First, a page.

On the balcony of the palace stood the President acknowledging the salute in the same way. It was a strange reminder of the last war with both sides president at the same time, as it were.

Sirens wailed, planes (four of them) roared to and fro overhead, and more and more detachments poured into the square - "Commando National del Pofessionales del M.N.R.," "Brigada Femina Juventud M.N.R.," Regimento Campesino No.3," "Dirrection de Co-operativos," "Ministerio de Agricultura", girls from government offices having difficulty with their high-heels, miners with helmets, yellow oil skins, sten guns and large boxes of gelignite with fuses wound around their bodies.

Most individuals carried a small paper Bolivian flag, once 100 peasant women marched past carrying a 50-yard long flag horizontally.

And there were slogans - "Dignity to the work of the peasants," " Owners of the land we possess," " The working classes entered into the Government in 1952," "Death to nepotism," "Death to counter-revolutionaries," "Death to traitors."

And still the detachments filed past. There were rifles (some even carried by women) sten-guns, bren-guns, bazookas, mortars (complete with bombs), a sobering sight in the hands of semi-trained personnel.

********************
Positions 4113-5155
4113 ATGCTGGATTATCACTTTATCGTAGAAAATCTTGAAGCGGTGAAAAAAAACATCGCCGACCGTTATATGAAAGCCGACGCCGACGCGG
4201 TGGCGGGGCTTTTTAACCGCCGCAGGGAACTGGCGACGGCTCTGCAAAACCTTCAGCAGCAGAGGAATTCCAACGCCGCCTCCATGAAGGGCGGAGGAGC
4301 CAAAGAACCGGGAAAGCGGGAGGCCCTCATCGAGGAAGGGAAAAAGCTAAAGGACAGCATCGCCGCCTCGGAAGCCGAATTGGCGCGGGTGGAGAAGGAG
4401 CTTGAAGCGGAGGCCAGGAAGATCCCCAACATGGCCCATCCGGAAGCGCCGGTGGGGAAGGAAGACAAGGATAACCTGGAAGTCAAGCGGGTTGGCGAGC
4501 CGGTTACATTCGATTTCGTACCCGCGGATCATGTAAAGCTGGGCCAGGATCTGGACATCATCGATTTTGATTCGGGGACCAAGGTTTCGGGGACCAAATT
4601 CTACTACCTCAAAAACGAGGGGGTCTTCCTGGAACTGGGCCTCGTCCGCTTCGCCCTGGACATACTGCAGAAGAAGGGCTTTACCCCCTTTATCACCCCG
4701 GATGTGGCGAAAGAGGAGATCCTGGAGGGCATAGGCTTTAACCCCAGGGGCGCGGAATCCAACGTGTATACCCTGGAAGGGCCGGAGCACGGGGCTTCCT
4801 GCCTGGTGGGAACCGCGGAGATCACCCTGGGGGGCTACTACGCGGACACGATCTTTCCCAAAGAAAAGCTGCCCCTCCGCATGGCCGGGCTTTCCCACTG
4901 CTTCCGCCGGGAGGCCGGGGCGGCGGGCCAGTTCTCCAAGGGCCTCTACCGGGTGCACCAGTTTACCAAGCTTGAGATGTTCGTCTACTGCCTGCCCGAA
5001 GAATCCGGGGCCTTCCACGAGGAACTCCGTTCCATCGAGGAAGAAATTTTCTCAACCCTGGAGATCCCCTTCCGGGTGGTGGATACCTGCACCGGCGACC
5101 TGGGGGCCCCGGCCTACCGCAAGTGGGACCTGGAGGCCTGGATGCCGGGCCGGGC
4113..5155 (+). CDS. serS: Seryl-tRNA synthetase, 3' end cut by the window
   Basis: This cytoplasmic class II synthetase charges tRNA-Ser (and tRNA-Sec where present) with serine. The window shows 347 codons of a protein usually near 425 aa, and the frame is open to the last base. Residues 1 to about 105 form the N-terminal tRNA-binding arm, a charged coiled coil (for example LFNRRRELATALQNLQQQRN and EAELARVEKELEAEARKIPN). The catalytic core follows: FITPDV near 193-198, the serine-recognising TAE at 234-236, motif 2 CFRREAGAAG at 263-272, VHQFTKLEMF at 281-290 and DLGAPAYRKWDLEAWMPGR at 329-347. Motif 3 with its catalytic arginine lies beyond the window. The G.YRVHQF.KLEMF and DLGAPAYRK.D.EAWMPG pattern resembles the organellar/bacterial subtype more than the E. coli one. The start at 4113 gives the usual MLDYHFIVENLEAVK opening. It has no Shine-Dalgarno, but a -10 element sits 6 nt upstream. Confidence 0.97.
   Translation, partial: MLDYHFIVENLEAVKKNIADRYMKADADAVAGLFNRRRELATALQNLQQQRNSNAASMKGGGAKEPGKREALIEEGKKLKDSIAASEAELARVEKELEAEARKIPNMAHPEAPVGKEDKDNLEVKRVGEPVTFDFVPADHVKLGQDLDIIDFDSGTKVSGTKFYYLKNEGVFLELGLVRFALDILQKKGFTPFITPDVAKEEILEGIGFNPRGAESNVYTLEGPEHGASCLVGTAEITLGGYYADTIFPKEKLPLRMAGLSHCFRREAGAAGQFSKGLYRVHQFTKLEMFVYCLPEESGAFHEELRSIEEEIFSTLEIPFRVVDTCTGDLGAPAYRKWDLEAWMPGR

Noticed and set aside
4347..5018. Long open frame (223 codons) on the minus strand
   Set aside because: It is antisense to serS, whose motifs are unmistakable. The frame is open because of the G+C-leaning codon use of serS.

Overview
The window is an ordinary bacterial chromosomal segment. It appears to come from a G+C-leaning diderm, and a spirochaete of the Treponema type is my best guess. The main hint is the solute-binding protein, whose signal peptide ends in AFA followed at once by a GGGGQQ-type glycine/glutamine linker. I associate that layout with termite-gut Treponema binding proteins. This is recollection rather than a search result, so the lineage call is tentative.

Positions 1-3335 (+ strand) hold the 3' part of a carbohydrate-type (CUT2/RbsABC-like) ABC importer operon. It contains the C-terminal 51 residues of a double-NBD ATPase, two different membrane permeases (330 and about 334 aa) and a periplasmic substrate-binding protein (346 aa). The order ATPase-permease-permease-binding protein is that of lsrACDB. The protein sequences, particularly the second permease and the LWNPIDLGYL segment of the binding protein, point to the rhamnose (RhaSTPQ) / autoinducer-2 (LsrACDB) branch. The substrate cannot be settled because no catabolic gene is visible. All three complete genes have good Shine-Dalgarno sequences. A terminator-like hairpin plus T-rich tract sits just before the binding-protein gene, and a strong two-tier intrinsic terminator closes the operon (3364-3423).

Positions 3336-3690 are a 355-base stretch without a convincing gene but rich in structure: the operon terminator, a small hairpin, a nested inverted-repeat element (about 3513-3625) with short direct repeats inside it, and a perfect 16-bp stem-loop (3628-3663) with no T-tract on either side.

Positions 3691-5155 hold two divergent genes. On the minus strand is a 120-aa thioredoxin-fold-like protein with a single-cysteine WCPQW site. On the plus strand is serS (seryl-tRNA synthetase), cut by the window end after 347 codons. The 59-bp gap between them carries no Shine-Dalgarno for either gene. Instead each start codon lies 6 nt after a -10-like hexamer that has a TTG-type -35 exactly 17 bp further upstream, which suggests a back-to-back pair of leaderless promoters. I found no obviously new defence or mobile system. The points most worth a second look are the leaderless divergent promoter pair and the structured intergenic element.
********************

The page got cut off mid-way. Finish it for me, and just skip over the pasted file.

Many showed their enthusiasm by firing off their armaments - into the air, fortunately - and rifle and machine-gun fire heralded the arrival in the square of each new group.

High spirits

Gunshots are not uncommon in La Paz, sometimes at night, and frequently at weekends, bursts of firing are heard - the many hills around throw back five or six echoes to make it sound like a regular fusillade.

Sometimes the miners ride to town in trucks, tossing small pieces of gelignite over the side as they go.

These are examples of high spirits, largely, but are also a reflection of the sudden power these sections of the people have gained, and still wish to wield.

This power is very real. Although grateful, and probably faithful at the revolutionary party which had dignified their status, the workers do little to help it solve the country's enormous problems.

The revolution has not brought about a moral regeneration, and the Government often finds itself powerless to promote necessary reforms.

It has had a pendulum effect, and the excesses are now on the other side. The mines, and industry in general are largely overstaffed, but the Sindicatos will not countenance the laying off of redundant workers.


Since there are so many unproductive hands to pay, the payment is low for all, and yet the industries continue to lose money.

In the cases where dismissal of workers is allowed, the payment of three months' salary is demanded; thus you hear stories of domestic servants deliberately giving unsatisfactory service in order to compel dismissal and gain the unearned salary.

Other sad stories are quoted. A small manufacturer, losing money, wished to declare himself bankrupt; three times he tried and was refused permission on the grounds that he would put his three workers out of employment.

In desperation he eventually made over his concern to his works … and was gaoled for his pains.